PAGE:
Sponsor: IEEE Foothill Section Computer Society
Speaker: Dr Morantz, Tech fellow at Cognitive Decisions
Meeting Date: May 12, 2021
It can be difficult to find a computer exactly the way that one wants or needs just sitting on the shelf in a store. Some companies offer custom made ones but with a price to match. Additionally, no one source has all of the things that one would want. Quality becomes another issue as most people shop with price as a major controlling factor so companies are parsimonious in procuring the components.
Dr Morantz has combined his Electrical Engineering, Computer Science, Mathematics, and good common sense to build an 8-core hyperthreaded monster computer with strong performance and reliability while working with a financial budget to fits his own needs and desires.
This presentation covers this project from design phase to completion. This whole project took several months and has been very rewarding, both in having the computer that he needs and wanted, and in being a learning process. Much knowledge and experience was gained in the process. Dr Morantz will go through the steps explaining what he did and why.
Bio: Dr Morantz has a BS in CIS and EE, a MS and PhD in Decision Science, a mixture of mathematical science, psychology, and computer science, with a minor in Computer Science. He has post doctoral studies in Computational BioScience, Statistical Design Methodology, and Design Analysis Simulation Experiments (DASE) as well as 150 hours from Raytheon Learning Institute.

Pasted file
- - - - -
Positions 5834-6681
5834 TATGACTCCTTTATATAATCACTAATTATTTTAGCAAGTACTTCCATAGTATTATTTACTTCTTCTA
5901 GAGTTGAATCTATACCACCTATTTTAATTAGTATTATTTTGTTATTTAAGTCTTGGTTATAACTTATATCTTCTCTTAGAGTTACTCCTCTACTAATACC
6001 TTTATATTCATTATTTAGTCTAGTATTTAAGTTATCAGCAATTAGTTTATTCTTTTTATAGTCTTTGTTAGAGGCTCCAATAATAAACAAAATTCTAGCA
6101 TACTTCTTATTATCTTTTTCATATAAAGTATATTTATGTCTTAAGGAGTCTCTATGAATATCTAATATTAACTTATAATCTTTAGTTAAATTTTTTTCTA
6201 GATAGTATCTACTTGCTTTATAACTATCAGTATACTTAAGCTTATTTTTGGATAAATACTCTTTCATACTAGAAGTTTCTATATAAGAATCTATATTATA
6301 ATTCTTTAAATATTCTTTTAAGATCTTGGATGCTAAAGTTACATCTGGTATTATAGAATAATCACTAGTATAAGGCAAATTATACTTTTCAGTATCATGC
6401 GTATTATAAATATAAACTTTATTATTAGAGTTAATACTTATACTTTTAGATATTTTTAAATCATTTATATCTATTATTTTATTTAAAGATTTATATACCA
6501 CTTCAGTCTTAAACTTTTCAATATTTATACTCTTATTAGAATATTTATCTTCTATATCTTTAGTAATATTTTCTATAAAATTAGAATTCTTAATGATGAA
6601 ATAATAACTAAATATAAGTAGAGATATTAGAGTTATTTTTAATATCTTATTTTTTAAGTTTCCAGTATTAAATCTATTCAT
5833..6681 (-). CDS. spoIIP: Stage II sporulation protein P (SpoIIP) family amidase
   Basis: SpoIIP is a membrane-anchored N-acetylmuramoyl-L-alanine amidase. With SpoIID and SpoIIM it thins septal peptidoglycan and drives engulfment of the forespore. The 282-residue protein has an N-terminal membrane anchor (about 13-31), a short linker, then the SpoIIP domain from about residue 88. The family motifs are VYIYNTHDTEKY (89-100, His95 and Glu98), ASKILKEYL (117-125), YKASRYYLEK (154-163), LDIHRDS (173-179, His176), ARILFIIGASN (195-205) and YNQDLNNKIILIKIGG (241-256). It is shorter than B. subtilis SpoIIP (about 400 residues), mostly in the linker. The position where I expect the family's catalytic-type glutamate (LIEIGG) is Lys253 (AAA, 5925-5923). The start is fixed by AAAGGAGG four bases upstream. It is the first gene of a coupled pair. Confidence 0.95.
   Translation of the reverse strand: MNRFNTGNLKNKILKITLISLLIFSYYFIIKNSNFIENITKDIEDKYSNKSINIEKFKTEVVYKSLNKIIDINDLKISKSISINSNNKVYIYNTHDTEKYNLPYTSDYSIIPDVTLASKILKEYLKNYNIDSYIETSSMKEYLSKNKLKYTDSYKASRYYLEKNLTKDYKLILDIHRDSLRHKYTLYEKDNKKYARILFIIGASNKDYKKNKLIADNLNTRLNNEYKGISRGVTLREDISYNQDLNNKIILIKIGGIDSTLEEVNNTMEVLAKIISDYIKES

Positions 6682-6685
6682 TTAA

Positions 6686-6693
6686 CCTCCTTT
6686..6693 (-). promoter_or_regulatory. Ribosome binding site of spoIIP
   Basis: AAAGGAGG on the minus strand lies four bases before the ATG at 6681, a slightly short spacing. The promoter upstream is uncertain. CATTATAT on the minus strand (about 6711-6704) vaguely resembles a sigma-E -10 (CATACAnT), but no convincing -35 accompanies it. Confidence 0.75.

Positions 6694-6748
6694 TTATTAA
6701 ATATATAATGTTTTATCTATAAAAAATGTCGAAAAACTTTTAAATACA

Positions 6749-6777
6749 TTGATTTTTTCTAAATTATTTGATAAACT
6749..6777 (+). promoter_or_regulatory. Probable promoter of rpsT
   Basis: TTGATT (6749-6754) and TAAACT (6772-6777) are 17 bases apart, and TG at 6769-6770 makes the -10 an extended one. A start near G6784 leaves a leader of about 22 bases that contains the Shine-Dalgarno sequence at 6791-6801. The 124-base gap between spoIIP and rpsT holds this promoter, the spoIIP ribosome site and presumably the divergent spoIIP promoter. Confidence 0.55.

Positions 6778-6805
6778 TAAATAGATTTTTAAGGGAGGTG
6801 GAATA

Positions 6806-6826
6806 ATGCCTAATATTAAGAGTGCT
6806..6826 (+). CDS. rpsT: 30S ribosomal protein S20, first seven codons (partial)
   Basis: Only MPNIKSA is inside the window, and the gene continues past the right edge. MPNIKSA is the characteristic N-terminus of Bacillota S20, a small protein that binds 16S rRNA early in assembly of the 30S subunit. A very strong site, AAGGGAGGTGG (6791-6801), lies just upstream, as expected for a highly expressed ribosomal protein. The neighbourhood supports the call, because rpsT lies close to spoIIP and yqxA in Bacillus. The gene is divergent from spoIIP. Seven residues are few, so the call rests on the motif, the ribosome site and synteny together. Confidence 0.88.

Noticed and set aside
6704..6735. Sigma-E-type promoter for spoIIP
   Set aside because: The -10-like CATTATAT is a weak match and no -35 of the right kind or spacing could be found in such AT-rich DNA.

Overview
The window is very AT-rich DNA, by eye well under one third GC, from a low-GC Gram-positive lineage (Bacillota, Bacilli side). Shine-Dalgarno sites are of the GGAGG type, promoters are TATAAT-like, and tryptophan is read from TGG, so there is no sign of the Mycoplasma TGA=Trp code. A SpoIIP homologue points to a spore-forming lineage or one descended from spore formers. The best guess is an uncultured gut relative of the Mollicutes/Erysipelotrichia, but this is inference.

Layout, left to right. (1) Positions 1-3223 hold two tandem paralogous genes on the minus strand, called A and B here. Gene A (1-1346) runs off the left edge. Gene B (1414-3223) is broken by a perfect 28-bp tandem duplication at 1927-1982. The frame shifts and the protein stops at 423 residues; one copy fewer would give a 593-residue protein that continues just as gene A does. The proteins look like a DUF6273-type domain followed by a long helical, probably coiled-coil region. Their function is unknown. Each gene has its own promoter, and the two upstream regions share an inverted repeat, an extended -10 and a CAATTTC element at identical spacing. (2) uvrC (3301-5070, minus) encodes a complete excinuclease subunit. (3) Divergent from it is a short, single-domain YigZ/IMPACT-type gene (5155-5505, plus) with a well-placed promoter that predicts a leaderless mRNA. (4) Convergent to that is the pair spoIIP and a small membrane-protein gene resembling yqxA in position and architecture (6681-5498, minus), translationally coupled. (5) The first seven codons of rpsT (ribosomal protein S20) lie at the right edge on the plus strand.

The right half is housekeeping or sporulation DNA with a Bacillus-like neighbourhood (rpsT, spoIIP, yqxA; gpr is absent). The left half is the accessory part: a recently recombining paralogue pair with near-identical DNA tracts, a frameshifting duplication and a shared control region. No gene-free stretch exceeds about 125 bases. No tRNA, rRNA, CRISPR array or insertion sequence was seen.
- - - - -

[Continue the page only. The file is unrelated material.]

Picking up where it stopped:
Dr Morantz has published and presented on neural networks, multiprocessing mathematics, biologically inspired computing architecture, and data-mining. He has worked many years in defense research and consumer and automotive electronics. His current research is in autonomous intelligent systems, also called machine-cognition. His Website www.machine-cognition.com has various presentations, papers, and references.
He is currently tech fellow at Cognitive Decisions. In the IEEE, Dr Morantz is a Life Senior member, the Vice-Chair of the Phoenix Computer Society, and member of both the Computational Intelligence Society and the Information Theory Society.